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Roger Brown is a corporate headhunter, and he’s a master of his profession. But one career simply can’t support his luxurious lifestyle and his wife’s fledgling art gallery. At an art opening one night he meets Clas Greve, who is not only the perfect candidate for a major CEO job, but also, perhaps, the answer to his financial woes: Greve just so happens to mention that he owns a priceless Peter Paul Rubens painting that’s been lost since World War II—and Roger Brown just so happens to dabble in art theft. But when he breaks into Greve’s apartment, he finds more than just the painting. And Clas Greve may turn out to be the worst thing that’s ever happened to Roger Brown.
Rating: 4 stars (out of 5)
I've been seeing Jo Nesbo's name pop up more and more lately, with people saying he's the next Stieg Larsson. Then again, that means little to me since I've never read Stieg Larsson, but I've watched the Dragon Tattoo movies. :-)
First off, let me say that I didn't care for the protagonist of Headhunters, Roger Brown. It wouldn't have bothered me what kind of tragedy befell him. However, I still found the book entertaining because it was interesting to read about the situations that Jo Nesbo put him in. One of the situations was probably the most revolting scenes I've read in a long time. I won't spoil it (or disgust you), but surprisingly, it didn't involve any blood or dead bodies. (There is another disgusting scene with blood and dead bodies, but for some reason, it didn't bother me as much. Nesbo is a sick bastard nonetheless.)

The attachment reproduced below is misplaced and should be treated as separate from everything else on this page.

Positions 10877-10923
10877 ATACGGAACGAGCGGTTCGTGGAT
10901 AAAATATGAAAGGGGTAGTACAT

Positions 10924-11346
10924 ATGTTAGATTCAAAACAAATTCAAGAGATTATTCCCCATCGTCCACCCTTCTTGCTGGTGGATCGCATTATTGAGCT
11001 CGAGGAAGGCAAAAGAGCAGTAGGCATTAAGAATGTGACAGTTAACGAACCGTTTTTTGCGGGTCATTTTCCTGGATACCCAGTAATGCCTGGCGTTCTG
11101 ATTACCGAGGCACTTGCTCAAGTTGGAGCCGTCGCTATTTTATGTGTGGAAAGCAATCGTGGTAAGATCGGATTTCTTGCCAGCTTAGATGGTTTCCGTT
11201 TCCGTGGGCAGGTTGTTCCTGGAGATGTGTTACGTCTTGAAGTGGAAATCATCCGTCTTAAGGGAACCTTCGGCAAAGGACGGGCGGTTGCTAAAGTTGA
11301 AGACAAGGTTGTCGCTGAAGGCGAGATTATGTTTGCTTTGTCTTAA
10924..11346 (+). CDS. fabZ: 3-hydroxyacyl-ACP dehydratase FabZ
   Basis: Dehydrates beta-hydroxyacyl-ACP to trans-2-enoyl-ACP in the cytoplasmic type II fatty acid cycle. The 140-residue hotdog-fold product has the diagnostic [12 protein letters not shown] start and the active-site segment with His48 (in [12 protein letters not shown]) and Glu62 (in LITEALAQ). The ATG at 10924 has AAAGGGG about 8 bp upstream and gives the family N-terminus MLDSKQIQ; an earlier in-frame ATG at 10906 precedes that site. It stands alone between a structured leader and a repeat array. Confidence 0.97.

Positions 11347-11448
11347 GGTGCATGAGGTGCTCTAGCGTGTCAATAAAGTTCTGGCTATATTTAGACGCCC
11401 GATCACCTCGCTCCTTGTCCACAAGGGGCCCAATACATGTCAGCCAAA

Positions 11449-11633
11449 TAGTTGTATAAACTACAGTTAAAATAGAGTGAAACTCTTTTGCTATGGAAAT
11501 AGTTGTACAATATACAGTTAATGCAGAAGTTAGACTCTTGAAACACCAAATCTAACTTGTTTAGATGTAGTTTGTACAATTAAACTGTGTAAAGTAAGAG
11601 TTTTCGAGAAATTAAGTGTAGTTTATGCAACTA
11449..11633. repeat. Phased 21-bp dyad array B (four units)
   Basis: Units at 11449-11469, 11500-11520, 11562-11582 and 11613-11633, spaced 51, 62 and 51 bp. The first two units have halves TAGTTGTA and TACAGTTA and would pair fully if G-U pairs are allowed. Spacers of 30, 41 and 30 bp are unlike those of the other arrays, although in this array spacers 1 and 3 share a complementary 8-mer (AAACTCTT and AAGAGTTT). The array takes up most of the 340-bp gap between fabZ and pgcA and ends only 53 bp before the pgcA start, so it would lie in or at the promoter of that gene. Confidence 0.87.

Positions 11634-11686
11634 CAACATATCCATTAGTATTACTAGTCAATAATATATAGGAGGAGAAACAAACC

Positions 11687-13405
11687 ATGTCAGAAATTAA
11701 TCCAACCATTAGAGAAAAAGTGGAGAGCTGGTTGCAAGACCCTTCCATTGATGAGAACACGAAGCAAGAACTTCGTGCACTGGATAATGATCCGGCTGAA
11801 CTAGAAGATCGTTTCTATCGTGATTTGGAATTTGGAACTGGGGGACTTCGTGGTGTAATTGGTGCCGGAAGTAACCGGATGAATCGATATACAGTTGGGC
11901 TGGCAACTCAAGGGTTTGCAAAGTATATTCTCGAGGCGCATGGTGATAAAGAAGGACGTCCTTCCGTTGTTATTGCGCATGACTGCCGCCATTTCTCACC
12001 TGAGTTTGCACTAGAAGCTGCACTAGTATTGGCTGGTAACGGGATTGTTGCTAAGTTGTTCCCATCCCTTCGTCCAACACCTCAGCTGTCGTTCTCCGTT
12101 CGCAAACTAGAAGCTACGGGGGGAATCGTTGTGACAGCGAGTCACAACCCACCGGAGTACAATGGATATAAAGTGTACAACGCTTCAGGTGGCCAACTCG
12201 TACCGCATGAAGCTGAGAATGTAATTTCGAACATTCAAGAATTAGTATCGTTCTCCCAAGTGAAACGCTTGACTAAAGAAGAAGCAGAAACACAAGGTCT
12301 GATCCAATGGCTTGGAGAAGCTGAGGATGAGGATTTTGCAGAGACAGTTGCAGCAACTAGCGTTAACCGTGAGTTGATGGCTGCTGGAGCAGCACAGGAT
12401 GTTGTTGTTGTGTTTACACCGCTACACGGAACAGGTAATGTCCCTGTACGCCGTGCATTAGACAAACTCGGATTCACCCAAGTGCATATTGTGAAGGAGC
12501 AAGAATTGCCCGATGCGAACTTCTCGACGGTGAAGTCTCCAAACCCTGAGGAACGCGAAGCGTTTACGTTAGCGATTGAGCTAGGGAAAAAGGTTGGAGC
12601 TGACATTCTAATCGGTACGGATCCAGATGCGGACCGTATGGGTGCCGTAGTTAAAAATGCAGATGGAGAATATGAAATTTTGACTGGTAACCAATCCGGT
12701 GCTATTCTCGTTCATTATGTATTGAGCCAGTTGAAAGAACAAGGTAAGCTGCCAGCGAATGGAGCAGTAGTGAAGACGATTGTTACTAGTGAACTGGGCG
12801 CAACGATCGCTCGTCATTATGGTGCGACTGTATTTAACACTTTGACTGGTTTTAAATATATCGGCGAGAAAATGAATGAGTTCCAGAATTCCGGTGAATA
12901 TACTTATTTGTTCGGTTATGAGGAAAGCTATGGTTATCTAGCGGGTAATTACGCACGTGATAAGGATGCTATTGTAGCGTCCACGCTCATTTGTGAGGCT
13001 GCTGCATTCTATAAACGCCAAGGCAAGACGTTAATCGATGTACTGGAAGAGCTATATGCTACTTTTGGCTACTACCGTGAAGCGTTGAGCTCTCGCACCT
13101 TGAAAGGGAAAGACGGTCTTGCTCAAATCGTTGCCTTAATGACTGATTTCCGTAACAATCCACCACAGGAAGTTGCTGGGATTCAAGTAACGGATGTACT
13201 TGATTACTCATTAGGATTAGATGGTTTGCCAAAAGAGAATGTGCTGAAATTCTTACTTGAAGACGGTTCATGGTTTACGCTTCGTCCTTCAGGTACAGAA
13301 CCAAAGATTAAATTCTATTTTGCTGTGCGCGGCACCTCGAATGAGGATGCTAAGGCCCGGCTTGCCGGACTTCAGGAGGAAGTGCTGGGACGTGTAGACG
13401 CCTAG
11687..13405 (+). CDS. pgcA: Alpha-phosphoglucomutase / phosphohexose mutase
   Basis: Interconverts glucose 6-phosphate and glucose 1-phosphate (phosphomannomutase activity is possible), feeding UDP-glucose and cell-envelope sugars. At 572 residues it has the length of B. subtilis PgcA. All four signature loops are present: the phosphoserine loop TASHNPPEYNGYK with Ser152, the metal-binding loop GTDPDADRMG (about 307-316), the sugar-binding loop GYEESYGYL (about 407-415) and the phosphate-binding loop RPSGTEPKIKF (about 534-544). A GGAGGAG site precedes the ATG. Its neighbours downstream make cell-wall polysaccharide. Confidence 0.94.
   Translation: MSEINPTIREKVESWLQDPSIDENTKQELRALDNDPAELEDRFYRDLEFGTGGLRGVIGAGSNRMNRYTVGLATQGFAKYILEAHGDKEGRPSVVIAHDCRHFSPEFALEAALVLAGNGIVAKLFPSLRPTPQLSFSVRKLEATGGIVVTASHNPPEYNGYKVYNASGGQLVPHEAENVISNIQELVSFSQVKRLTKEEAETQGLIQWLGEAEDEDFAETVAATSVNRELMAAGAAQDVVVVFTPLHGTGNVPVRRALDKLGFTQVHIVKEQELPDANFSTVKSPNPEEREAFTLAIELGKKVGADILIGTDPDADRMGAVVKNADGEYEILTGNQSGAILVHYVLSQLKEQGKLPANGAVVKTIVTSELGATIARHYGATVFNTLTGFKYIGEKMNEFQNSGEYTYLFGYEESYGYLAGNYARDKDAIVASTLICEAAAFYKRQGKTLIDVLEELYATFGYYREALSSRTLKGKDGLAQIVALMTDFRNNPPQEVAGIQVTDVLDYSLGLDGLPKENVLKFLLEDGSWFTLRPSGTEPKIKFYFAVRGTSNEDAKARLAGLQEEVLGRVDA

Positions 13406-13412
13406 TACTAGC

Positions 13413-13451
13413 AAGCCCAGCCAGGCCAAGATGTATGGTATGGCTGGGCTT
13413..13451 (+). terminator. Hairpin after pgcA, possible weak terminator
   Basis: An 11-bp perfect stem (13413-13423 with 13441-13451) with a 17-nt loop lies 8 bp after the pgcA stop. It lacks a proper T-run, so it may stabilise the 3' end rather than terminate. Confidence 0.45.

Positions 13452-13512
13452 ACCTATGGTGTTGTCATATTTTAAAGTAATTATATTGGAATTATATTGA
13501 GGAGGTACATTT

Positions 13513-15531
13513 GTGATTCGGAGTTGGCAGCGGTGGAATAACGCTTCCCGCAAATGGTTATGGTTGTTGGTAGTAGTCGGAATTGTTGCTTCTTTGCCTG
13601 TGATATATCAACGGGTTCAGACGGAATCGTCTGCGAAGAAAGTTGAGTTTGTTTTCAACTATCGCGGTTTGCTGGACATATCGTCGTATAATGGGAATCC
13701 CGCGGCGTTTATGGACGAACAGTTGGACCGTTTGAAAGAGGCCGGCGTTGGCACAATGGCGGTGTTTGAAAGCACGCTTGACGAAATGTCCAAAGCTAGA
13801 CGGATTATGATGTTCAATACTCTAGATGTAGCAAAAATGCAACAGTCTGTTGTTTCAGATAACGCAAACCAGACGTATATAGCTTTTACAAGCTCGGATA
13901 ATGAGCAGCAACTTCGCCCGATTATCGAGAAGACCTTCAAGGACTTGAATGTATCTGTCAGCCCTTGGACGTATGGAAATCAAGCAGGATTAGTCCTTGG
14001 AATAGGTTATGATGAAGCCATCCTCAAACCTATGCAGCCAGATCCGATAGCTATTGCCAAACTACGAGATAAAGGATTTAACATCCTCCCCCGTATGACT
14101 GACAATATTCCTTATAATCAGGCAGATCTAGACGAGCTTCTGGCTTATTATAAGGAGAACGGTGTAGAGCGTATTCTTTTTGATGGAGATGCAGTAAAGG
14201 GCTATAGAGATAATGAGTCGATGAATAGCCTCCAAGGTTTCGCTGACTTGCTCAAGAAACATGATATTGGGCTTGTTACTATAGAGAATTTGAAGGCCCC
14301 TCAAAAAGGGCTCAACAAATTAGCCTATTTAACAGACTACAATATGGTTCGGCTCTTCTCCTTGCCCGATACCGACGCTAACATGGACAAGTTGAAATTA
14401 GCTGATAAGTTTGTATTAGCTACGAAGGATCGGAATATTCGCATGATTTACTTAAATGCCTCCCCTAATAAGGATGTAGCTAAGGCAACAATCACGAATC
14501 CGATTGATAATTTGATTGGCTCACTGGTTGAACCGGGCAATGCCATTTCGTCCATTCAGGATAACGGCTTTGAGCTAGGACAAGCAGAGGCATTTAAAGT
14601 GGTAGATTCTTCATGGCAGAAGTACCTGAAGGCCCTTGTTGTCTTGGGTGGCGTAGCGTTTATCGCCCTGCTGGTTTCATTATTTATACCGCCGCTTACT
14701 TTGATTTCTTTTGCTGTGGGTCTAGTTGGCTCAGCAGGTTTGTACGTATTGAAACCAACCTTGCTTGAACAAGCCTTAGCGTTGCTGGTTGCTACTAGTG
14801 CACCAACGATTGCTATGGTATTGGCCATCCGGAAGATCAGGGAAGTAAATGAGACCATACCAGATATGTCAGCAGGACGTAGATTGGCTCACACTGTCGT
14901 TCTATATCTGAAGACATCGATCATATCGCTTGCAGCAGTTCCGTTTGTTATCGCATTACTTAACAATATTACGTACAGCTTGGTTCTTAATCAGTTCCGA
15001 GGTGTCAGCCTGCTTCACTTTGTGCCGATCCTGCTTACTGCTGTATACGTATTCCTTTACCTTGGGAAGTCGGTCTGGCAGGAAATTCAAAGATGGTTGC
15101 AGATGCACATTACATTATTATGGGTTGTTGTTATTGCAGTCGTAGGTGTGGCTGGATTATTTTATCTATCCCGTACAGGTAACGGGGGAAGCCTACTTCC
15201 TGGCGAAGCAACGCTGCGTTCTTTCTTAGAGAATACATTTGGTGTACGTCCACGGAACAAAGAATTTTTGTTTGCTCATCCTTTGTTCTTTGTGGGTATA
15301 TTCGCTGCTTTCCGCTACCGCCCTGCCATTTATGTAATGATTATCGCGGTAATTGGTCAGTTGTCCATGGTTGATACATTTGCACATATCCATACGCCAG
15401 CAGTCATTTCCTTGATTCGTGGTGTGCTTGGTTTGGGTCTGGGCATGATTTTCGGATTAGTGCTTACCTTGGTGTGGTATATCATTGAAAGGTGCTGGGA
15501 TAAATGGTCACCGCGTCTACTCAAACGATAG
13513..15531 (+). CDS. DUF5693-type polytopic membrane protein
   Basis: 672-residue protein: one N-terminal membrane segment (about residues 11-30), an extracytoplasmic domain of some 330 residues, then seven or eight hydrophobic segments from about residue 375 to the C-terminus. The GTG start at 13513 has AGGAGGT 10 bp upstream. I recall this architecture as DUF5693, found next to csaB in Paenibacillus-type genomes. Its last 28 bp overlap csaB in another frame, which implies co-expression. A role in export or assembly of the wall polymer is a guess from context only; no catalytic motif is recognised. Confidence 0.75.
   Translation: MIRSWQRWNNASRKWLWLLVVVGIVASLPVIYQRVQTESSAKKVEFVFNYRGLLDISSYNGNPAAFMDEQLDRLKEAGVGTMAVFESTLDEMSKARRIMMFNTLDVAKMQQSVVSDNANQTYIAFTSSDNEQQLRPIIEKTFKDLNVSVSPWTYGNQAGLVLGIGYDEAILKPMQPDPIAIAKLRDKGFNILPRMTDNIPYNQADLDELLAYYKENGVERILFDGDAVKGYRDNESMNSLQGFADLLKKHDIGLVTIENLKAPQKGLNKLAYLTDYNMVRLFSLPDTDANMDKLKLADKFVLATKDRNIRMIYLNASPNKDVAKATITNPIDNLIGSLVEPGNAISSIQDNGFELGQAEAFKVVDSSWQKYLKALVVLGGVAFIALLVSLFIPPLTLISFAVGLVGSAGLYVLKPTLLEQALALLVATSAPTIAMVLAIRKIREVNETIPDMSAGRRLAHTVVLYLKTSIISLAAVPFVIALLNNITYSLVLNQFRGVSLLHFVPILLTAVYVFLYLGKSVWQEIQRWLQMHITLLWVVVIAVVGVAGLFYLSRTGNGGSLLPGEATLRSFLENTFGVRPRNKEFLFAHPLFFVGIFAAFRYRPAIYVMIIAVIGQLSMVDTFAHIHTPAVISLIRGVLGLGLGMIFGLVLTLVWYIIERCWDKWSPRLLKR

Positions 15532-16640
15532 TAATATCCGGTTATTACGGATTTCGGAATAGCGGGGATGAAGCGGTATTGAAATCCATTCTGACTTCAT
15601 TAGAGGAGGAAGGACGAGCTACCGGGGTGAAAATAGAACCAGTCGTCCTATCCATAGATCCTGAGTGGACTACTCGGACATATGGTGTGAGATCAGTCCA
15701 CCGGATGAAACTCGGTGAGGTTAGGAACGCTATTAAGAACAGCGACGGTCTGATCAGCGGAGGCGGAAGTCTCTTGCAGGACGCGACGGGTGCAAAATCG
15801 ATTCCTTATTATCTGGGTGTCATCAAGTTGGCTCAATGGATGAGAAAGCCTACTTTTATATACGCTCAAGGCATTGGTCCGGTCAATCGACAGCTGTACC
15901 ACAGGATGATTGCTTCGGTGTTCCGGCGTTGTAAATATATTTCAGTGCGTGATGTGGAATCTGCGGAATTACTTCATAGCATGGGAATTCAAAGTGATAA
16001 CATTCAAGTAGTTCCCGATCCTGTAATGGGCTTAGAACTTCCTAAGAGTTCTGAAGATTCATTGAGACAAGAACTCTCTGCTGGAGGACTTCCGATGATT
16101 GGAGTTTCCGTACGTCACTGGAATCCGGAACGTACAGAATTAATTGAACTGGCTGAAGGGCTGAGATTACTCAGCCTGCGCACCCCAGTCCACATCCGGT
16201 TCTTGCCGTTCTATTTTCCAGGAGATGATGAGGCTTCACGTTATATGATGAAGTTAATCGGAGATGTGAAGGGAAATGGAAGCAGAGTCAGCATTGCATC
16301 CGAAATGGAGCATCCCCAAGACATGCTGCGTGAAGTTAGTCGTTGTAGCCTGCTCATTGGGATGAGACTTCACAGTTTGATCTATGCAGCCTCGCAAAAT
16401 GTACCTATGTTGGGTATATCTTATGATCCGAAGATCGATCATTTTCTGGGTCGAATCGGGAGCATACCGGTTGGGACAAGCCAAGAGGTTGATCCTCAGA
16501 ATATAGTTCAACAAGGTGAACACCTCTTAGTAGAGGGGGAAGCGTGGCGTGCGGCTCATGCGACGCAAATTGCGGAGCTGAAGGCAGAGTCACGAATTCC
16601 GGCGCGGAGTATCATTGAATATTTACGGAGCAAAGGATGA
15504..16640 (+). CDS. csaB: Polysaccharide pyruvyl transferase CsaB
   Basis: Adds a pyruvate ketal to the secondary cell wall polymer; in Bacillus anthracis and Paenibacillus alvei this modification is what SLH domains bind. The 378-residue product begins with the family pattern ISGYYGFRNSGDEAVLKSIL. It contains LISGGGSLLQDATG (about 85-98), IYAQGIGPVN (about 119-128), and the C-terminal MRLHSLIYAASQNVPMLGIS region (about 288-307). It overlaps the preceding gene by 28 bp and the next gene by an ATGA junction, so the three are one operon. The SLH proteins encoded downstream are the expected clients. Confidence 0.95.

Headhunters also included a couple of delightful twists, one that I sort of saw coming and one that I didn't at all. The story starts out making you think it's about an art heist until you learn something else is going on, only to find out there's yet another reason for the actions in the book. Jo Nesbo does a good job of narrating so that it kept me on my toes.
Aside from an unsympathetic protagonist, I wondered about the reasons why both Roger Brown and the villain of the novel did some of the things they did. Nesbo seems to like having his characters take things to extremes when it wasn't necessary, when a more rational option was available. Those choices made the story more interesting, perhaps, but it also lost credibility in my mind.
Despite its flaws, I can see why the author has received the praise heaped upon him. Headhunters is a solid story that piqued my interest in more of Nesbo's works.
I read this book as part of the Authors A to Z reading challenge. Next up: Birthmarked by Caragh M. O'Brien.